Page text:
Threat of decomposing Kim corpses could force North Korea to 'feed its own people'

Julian Ryall
The body of North Korean leader Kim Jong-il lies in state at the Kumsusan Memorial Palace in Pyongyang shortly after his death in 2011 - REUTERS

They may have been dead for years, but a Japanese human rights activist believes the embalmed bodies of former North Korean dictators Kim Il-sung and Kim Jong-il can be used as leverage to force the present regime to feed its own people instead of spending money on nuclear weapons and missiles. 

Ken Kato, a director of Human Rights in Asia and a member of the International Coalition to Stop Crimes Against Humanity in North Korea, has written to members of the United Nations Security Council to request that they halt the transfer of chemicals needed to preserve the embalmed corpses, which are on display in glass coffins in the Kumsusan Palace of the Sun in Pyongyang. 

Recent media reports have stated that the embalming work and regular maintenance of the corpses is carried out by technicians from the Centre for Scientific Research and Teaching Methods in Biochemical Technologies - the so-called “Lenin Lab” - in Moscow, which first embalmed and displayed Vladimir Lenin’s body in 1924. 

Experts from the institute have travelled to the North Korean capital approximately every 18 months since Kim Il-sung, revered as the founder of the nation, died in 1994 to ensure that his remains do not decompose. The same work has been carried out on the corpse of his son, Kim Jong-il, since his death in 2011. 

The cost of maintaining the corpses is not known, but estimates have put the figure at around £300,000 a year. 

In his letter to the UN, including one to Karen Pierce, the UK’s representative in New York, Mr Kato calls on the Security Council to “launch an investigation into the smuggling of chemicals from Russia to North Korea in violation of [the] luxury goods ban” imposed under a series of UN resolutions. 

The letter from Ken Kato

Mr Kato insists that the chemicals required to embalm the bodies should be considered luxury items because they are not designed to improve the lives and well-being of ordinary North Korean people.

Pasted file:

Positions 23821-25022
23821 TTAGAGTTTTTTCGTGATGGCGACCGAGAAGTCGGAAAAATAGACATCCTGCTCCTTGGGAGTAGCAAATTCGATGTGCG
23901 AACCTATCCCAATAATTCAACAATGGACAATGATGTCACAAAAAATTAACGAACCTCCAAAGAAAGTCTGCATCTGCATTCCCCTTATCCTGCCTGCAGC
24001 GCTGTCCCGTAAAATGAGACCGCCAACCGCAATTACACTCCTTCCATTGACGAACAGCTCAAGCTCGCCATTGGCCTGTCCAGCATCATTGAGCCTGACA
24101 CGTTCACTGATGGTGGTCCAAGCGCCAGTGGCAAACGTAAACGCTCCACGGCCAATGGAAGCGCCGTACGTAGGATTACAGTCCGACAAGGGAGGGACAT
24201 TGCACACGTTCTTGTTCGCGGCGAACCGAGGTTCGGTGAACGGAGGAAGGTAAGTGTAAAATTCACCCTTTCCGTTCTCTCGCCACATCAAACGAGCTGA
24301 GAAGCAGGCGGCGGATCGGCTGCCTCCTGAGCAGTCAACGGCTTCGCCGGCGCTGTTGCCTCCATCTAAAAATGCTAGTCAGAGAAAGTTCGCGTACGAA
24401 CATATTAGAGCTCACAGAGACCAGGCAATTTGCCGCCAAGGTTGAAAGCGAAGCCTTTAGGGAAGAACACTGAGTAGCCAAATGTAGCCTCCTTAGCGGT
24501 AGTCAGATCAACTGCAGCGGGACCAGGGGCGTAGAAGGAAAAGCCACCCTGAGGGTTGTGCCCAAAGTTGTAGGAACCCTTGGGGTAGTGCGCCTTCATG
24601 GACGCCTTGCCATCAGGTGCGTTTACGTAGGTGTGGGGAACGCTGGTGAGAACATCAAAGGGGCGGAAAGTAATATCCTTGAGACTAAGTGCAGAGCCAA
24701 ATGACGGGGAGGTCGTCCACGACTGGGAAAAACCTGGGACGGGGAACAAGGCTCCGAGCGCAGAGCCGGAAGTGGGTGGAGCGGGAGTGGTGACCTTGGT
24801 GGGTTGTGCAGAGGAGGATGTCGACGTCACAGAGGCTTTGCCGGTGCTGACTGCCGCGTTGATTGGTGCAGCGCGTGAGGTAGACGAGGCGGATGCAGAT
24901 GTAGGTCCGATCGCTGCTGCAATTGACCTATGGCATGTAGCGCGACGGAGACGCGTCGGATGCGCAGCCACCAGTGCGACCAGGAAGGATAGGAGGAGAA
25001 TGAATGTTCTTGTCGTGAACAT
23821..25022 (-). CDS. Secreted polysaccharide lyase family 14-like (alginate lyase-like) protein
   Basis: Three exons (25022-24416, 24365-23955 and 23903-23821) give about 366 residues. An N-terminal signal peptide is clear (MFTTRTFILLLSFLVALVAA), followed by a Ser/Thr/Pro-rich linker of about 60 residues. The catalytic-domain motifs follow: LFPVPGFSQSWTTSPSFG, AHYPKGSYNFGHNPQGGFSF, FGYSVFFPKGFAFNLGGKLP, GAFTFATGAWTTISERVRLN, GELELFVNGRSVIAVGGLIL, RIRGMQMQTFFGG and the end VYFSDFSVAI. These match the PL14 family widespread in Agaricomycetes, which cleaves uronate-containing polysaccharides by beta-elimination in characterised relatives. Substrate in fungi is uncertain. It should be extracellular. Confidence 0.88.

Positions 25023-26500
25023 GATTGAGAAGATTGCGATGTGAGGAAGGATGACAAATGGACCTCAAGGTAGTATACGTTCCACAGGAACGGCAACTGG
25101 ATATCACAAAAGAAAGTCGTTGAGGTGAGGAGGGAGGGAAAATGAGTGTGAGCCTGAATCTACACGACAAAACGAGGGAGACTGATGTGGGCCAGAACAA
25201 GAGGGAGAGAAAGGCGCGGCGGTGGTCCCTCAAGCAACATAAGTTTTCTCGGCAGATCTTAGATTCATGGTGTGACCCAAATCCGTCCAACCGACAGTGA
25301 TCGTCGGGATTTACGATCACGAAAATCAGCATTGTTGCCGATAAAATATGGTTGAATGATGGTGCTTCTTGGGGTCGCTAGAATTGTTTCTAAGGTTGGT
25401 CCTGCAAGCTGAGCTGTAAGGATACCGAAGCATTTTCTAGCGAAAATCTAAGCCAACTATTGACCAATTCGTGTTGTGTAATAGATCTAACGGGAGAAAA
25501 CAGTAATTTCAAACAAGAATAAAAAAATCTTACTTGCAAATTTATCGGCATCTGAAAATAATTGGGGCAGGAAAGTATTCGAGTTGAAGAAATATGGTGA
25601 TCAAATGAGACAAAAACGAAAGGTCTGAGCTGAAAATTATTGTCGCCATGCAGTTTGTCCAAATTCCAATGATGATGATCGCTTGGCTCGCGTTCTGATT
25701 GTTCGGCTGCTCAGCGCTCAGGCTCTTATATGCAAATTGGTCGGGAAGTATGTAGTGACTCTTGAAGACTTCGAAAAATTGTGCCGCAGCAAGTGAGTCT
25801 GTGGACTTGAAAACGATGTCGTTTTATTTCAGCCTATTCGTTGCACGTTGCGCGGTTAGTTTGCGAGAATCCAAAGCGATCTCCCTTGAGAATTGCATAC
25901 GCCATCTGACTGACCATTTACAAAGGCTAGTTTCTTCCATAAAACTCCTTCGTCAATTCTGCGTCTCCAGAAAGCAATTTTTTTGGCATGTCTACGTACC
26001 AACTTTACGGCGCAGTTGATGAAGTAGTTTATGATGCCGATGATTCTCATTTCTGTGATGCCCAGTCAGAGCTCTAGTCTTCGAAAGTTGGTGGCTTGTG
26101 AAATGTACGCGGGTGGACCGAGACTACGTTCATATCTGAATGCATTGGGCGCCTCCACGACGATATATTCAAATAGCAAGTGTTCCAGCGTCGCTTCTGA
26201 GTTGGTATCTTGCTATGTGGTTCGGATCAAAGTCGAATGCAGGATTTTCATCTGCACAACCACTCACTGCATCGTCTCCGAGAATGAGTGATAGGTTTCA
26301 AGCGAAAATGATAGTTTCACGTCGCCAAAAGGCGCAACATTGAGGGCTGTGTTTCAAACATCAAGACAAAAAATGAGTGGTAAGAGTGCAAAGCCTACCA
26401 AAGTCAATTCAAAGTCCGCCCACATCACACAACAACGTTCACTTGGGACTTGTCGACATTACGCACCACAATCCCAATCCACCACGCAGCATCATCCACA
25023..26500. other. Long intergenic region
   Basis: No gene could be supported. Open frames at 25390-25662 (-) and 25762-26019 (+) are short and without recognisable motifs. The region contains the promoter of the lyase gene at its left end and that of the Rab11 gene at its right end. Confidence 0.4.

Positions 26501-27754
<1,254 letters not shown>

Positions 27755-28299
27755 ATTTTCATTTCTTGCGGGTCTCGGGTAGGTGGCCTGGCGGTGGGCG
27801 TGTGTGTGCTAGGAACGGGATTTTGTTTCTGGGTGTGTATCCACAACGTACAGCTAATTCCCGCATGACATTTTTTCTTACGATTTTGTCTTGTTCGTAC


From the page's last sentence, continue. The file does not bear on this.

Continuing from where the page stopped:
“I want to force North Korea to feed its own people before spending tens of thousands of dollars every year on dead people in a mausoleum or on nuclear weapons or missiles”, Mr Kato told The Telegraph. 

“Over the years, they have spent millions on building and maintaining this mausoleum and now preserving the bodies that lie inside it, while their own people have starved”, he said. “We should not be a party to that willful neglect”. 

A UN report issued in early March said around 11 million North Koreans, approximately 43 percent of the total population, are presently in need of humanitarian assistance and called for member states to provide aid of $120 million that targets, in particular, malnutrition among children. 

A similar request last year for $111 million in international assistance raised only a quarter of the total. The international community remains reluctant to donate out of concerns that aid enables the North Korean regime to divert funds to its weapons programmes and to buy luxury goods for the elite members of its society. 

Mr Kato suggested that denying North Korea access to the chemicals required to keep the bodies of its former leaders from decomposing might also weaken the present regime’s grip on power. 

As well as removing corpses that the public are required to revere, he said, it would also underline the fact that the North relies on foreign technology and know-how even for the most important members of its society. 

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